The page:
Health Insurance With No Deductible And No Copay

Posted : admin On 1/2/2022
  1. If your Obamacare plan does not require a copay for a covered medical service, then your health insurance carrier will generally pay for the service, so long as you have already met your annual deductible for the year and assuming coinsurance does not apply under your plan.
  2. WASHINGTON — Democratic presidential candidate Bernie Sanders says his plan for a government-run health care system from cradle to grave is like Medicare for all. But with full coverage for.
Copay

The health insurance policy provides copay rules, such as when a copay is required and how much is paid for each type of provider, facility, service and procedure. Copay amounts often differ for visits to specialists and primary care physicians – or for care provided by different types of facilities.

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Is It Better To Have No Deductible For Health Insurance

What To Know About No-Deductible Health Insurance Plans

12/25/2018

There are many facets of any given health insurance plan, and finding the best plan is all about maximizing good features while minimizing ones you don't relish (like out of pocket expenses).

​One option that appeals to many for 2019 coverage, is typically found in the Individual Marketplace as a Gold Level plan, and that is the no-deductible health insurance policy, also referred to as an “all copay” plan.
Health Insurance With A Zero-Dollar Deductible
Anytime you increase the benefit in one area of a health plan, you can expect other areas to compensate to a degree. After all, health insurance may make health care affordable - but it can't be 100% free, except in a perfect world.
That said, many people dislike deductibles more than any other factor in a health plan and tend to zero in on zero-deductible policies like a magnet as soon as they hear of them. Low deductible plans tend to cost more than high deductible plans as per monthly premiums paid, and so zero deductible plans cost even more. But, these plans offer you coverage that is payable immediately, at time of service, with a fixed out of pocket amount (ie. a copay) so that you know exactly what to expect to pay before you even go in to receive health care.
Are There Still Out Of Pocket Costs Without A Deductible?
Yes, you will still have some out of pocket expenses even without a deductible on your health insurance plan, but they are fixed amounts. Consider these points:
  • With these plans some level of a copay will apply to all services rendered, except wellness care which is covered at 100% on all ACA compliant health plans.
  • The copay for each service rendered will differ depending on the type of healthcare being delivered. For example, a primary care doctor’s visit might have a $35 dollar copay while an Emergency Room might have a $250 copay, and something like an MRI, might have a $400 copay.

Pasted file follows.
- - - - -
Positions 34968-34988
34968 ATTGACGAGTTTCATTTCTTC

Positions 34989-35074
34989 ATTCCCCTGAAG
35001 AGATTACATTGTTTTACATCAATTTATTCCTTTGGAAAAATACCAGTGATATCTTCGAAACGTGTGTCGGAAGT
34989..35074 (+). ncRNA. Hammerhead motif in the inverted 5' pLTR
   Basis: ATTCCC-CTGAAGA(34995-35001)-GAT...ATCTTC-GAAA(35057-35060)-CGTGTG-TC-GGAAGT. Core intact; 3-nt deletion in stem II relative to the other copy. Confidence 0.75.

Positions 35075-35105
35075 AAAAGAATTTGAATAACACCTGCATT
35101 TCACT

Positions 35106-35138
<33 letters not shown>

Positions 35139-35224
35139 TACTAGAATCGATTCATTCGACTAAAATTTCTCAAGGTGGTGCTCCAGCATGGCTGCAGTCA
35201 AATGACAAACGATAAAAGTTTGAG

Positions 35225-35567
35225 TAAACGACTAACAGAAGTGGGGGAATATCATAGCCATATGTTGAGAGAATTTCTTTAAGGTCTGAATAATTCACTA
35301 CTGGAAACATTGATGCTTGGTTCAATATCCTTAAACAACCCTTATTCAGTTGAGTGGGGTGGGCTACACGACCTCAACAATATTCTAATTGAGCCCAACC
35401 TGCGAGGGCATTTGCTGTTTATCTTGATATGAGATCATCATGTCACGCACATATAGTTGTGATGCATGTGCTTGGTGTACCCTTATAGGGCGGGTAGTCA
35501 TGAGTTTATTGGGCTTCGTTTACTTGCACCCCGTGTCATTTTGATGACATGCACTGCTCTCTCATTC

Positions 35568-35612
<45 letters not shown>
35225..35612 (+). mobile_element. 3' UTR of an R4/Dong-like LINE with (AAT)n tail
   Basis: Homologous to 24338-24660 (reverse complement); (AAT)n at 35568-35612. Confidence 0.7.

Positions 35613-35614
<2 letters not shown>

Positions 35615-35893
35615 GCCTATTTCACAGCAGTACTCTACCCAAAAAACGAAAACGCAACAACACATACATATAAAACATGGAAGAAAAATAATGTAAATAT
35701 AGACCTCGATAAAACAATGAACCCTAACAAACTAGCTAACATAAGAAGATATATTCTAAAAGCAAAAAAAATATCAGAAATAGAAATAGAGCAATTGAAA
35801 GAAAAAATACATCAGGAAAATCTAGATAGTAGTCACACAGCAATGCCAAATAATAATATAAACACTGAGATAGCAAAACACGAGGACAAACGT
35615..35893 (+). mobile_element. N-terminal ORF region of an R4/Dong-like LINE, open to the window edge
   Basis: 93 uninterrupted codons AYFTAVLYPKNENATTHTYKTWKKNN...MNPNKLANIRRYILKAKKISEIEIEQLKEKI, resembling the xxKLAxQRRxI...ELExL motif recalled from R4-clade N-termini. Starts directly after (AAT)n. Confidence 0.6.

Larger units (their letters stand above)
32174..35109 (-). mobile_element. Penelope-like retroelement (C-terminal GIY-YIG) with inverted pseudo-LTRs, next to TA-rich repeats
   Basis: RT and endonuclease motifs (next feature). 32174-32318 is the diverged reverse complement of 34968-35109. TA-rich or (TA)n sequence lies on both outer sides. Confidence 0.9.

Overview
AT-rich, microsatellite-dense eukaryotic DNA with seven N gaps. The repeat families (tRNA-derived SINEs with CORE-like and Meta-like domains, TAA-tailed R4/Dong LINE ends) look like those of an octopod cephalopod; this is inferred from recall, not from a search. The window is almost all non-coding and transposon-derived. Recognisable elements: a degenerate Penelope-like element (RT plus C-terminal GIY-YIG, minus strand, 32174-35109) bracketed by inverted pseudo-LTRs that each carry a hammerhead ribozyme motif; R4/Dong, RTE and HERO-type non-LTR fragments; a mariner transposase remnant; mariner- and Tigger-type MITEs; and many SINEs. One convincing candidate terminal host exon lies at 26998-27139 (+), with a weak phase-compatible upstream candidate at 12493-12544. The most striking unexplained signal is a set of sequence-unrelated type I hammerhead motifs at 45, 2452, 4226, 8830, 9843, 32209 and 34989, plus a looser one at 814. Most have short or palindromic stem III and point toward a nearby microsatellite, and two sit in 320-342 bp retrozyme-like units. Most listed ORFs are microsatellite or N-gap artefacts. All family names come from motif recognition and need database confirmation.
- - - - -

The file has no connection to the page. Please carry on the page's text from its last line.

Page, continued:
• These plans also tend to offer copays during hospital stays but they usually cumulative, meaning your copay might be $600 per day with a three day charge maximum (meaning your total out of pocket for an inpatient hospital stay would be $1800, even if you’re in the hospital 10 days or run up over $200,000 in medical bills). In most instances, this means you have much less out of pocket exposure during a major health event, than you would have on a traditional plan with deductible and coinsurance.
  • Even with no-deductible plans, you will have an out of pocket maximum. When the plan offers all copays, this just means that as you pay your copays throughout the year, they will accumulate towards your out of pocket maximum. If you do have a catestrophic event with a variety of ongoing healthcare, you could still reach the maximum. And, when you do, your insurance will then pick up 100% of charges over and above that maximum for the remainder of the year, just like with traditional deductible plans.
Why Ever Get A Plan With A Deductible?
Someone may question at this point, why ever get a plan with a deductible, much less a high one?
First and foremost, the premiums will be much lower than they would be for a no deductible plan that offers you all copays at time of service. This is because when there is a deductible, and especially a high deductible, you are required to carry more of the cost sharing load up front, before your insurance even has to pay for services rendered. Many people use high deductible plans to save them money all year long in insurance premiums, understanding that “if” something major happened they would have more expense out of their own pocket at that time.
Second, with a high-deductible plan you can sometimes also qualify for a Health Savings Account, which allows you to put pre-tax dollars aside for future health needs. This too can be a very economical way for health individuals to build their healthcare fund and protect themselves against future unexpected health events, without it costing them quite as much now (while they may be more healthy and won’t be using the insurance quite as much).
Still not sure which type of plan is right for you? Contact Summerlin Benefits Consulting today and we can explain the options in greater detail.